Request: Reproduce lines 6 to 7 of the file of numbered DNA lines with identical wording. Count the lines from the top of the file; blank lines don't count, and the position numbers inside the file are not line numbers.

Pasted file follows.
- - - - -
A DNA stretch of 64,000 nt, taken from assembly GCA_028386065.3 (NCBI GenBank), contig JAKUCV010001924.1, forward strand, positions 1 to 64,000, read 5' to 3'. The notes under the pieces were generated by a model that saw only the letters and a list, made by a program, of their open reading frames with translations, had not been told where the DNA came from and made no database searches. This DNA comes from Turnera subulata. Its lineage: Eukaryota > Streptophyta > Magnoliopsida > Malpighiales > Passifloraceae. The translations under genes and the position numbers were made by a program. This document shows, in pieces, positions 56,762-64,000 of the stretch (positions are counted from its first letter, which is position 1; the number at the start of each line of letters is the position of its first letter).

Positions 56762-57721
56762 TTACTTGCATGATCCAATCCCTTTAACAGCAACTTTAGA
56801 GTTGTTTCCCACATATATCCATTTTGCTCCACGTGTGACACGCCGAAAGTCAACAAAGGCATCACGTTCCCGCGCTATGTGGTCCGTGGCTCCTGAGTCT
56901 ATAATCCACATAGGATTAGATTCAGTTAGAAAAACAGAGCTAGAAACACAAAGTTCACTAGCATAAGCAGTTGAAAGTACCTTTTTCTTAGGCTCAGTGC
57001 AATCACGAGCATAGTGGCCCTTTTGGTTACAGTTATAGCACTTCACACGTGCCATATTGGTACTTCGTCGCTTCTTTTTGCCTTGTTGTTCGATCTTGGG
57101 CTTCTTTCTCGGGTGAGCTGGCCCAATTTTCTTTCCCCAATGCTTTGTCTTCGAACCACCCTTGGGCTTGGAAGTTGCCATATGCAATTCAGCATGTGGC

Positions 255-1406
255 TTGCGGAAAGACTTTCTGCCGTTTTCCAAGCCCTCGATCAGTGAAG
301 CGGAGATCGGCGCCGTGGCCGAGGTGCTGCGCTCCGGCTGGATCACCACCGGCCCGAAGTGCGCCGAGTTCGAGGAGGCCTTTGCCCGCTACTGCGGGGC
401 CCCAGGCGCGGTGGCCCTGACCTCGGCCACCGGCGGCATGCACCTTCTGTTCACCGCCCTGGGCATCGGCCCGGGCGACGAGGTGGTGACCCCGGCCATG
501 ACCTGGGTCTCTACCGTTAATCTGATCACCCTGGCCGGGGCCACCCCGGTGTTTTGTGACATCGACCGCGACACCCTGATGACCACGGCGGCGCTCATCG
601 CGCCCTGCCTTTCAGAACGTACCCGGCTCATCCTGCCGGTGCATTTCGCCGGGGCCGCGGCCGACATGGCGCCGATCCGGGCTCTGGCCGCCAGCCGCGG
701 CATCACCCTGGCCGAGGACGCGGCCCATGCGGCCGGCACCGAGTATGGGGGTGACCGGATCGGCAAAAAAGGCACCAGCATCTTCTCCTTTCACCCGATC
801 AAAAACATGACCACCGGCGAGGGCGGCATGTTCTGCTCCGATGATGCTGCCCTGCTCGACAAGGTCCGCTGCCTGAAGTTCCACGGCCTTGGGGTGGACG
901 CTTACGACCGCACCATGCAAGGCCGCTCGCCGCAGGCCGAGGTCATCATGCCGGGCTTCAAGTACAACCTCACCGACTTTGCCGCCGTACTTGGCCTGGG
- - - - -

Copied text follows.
57001 AATCACGAGCATAGTGGCCCTTTTGGTTACAGTTATAGCACTTCACACGTGCCATATTGGTACTTCGTCGCTTCTTTTTGCCTTGTTGTTCGATCTTGGG
57101 CTTCTTTCTCGGGTGAGCTGGCCCAATTTTCTTTCCCCAATGCTTTGTCTTCGAACCACCCTTGGGCTTGGAAGTTGCCATATGCAATTCAGCATGTGGC